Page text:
• Responding to potential threats and escalating situations by utilizing proper resources from the following: local law enforcement and medical services, Federal Protective Service, human resources staff, and the Employee Assistance Program.

Senior Management and Human Resources Staff should provide to those in management positions within a company the following;

  • Training which includes addressing employee problems promptly, performance counseling, discipline, alternative dispute resolution, and other management tools to help mitigate the development of disgruntled employees.

  • Technical expertise and consultation to help supervisors determine what course of administrative action is most appropriate in specific situations.

Security/Facilities Staff

  • Conduct regular threat assessment surveys of the facility to determine the level of security preparedness and any gaps in the security posture.

  • Serve as the facility security expert, keeping management advised of the risk of violence, the security gaps identified by threat assessments, and the means to close these gaps, including the latest technologies.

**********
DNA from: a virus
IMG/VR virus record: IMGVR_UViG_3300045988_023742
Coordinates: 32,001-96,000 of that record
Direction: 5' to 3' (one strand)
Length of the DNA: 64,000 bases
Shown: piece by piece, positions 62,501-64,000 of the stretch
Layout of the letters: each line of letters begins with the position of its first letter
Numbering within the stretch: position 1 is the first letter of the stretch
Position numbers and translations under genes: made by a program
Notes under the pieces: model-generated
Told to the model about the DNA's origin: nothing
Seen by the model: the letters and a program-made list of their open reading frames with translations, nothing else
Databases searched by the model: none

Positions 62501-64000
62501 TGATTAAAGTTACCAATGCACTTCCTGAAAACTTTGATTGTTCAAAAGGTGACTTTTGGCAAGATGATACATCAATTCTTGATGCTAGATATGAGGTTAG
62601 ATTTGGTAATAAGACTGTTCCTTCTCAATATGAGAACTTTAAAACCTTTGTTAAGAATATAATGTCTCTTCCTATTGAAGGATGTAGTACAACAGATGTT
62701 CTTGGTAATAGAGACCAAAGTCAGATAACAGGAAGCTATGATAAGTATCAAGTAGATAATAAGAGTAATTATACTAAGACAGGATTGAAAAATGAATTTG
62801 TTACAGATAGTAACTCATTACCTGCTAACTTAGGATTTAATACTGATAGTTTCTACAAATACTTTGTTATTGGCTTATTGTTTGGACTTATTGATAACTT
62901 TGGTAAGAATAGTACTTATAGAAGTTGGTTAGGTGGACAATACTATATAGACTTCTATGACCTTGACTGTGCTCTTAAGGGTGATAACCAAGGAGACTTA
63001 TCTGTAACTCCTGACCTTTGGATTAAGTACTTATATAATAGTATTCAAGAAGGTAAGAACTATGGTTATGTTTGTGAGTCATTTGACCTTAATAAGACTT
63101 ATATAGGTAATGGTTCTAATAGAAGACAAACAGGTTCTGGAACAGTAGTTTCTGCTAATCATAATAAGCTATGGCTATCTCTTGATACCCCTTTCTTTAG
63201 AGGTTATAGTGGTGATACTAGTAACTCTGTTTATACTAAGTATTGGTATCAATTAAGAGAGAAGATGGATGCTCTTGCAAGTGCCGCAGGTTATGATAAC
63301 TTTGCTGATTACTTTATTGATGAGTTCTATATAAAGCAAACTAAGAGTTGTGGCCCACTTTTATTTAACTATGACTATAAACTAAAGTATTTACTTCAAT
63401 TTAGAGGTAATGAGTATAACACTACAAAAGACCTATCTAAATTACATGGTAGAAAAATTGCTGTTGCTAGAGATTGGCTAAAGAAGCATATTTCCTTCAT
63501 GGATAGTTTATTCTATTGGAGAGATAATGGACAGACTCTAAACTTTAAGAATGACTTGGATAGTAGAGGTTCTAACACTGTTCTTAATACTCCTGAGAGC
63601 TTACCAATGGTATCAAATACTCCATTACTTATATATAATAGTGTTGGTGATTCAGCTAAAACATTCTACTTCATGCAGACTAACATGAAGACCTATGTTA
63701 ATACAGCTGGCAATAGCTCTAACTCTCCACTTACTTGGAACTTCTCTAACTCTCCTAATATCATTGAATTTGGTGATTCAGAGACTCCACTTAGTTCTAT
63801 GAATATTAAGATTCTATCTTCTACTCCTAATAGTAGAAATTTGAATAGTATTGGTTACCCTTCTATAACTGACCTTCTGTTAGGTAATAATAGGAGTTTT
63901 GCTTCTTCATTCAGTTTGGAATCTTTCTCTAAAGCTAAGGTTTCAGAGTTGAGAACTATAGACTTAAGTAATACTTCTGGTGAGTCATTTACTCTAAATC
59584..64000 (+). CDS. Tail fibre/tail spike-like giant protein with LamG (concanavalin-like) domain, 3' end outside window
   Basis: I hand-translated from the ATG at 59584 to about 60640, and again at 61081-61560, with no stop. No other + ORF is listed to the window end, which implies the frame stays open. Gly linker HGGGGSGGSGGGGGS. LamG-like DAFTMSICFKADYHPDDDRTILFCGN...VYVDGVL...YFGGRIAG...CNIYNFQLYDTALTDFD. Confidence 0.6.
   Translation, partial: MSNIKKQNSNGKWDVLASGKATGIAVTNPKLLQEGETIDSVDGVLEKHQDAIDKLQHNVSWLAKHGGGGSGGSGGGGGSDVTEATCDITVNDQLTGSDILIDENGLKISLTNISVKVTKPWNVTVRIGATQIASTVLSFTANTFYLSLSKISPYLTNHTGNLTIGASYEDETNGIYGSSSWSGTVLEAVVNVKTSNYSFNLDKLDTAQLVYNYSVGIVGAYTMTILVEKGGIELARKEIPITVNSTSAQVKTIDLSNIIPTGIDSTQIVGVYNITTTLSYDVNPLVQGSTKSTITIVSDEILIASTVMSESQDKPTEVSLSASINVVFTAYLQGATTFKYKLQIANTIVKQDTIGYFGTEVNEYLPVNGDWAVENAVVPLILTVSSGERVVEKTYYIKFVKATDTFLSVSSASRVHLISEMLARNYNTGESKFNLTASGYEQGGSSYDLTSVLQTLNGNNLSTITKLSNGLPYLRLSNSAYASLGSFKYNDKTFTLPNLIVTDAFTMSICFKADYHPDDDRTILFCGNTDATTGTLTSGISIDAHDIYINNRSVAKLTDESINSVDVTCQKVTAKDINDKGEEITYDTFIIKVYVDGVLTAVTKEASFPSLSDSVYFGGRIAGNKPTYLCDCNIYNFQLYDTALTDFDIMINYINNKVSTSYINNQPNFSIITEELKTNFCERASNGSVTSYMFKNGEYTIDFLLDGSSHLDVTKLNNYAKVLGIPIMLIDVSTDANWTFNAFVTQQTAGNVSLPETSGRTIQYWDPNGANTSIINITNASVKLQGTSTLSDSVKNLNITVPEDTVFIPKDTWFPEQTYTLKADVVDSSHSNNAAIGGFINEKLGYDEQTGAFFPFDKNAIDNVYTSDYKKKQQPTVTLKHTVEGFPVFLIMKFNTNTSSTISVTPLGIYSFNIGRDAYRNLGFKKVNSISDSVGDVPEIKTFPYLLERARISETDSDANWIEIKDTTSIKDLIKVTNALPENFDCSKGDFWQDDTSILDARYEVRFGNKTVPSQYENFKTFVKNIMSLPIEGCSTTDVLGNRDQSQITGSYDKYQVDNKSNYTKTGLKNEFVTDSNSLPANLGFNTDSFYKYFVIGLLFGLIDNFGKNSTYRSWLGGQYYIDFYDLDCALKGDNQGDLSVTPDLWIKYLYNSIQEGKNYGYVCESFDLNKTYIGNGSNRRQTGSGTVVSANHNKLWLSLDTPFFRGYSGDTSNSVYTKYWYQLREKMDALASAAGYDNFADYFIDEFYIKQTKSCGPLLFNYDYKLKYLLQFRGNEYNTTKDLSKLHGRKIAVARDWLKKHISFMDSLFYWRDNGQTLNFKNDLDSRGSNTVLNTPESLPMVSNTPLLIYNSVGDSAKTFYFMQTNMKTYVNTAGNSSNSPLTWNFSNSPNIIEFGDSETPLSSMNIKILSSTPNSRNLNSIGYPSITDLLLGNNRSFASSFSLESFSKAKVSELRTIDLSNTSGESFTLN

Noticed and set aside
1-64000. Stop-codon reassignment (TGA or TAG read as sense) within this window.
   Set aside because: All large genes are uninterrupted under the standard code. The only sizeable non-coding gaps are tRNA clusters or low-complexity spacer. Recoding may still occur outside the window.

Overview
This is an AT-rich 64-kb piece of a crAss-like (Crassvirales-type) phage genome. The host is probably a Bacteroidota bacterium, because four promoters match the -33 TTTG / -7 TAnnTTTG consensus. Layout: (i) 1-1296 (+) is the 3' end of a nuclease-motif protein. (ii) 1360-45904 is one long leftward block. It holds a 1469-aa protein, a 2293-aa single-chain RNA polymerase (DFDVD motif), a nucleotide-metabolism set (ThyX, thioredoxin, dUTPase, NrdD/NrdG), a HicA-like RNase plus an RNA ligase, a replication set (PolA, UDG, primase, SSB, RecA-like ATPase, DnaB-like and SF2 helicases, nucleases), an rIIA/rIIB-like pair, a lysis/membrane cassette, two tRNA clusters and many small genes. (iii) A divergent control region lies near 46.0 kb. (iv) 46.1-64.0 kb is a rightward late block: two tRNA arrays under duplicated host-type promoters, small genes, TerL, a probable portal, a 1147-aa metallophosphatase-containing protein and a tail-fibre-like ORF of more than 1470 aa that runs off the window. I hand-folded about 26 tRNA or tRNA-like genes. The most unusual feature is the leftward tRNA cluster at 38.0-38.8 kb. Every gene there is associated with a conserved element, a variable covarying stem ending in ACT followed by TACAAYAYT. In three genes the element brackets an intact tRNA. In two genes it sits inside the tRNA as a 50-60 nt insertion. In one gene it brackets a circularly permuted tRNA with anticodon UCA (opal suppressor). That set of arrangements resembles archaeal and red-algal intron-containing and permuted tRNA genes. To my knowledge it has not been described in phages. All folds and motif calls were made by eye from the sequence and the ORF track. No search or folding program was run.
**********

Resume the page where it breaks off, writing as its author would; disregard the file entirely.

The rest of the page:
• Work with facility personnel to improve the security level of the buildings, grounds, parking lots, etc.

Prevention of Workplace Violence

A sound prevention plan is the most important and, in the long run, the least costly portion of any company’s workplace violence program. Your company should have the following programs in place to help prevent workplace violence:

  • Pre-Employment Screening – An agency should determine, with the assistance of its servicing personnel and legal offices, the pre-employment screening techniques which should be utilized, such as interview questions, background and reference checks, and drug testing if it is appropriate for the position under consideration and consistent with Federal laws and regulations.

  • Security – Maintaining a safe work place is part of any good prevention program. There are a variety of ways to help ensure safety, such as employee photo identification badges, guard services, and individual coded key cards for access to buildings and grounds. Different measures may be appropriate for different locations and work settings.

  • Threat Assessment Team – This interdisciplinary team will work with management to assess the potential for workplace violence and, as appropriate, develop and execute a plan to address it.

Remember – A Safe Workplace + A Fun Workplace = A Profitable Workplace. Give your entire company the information and training they need to keep their environment safe.


Written by Joe Faul, National Client Services Manager


This article is intended as informational purposes only. LP Innovations instructs everyone to work with their human resource, legal counsel and proper authorities to establish a sound workplace safety program.

Topics: training and awareness, policies and procedures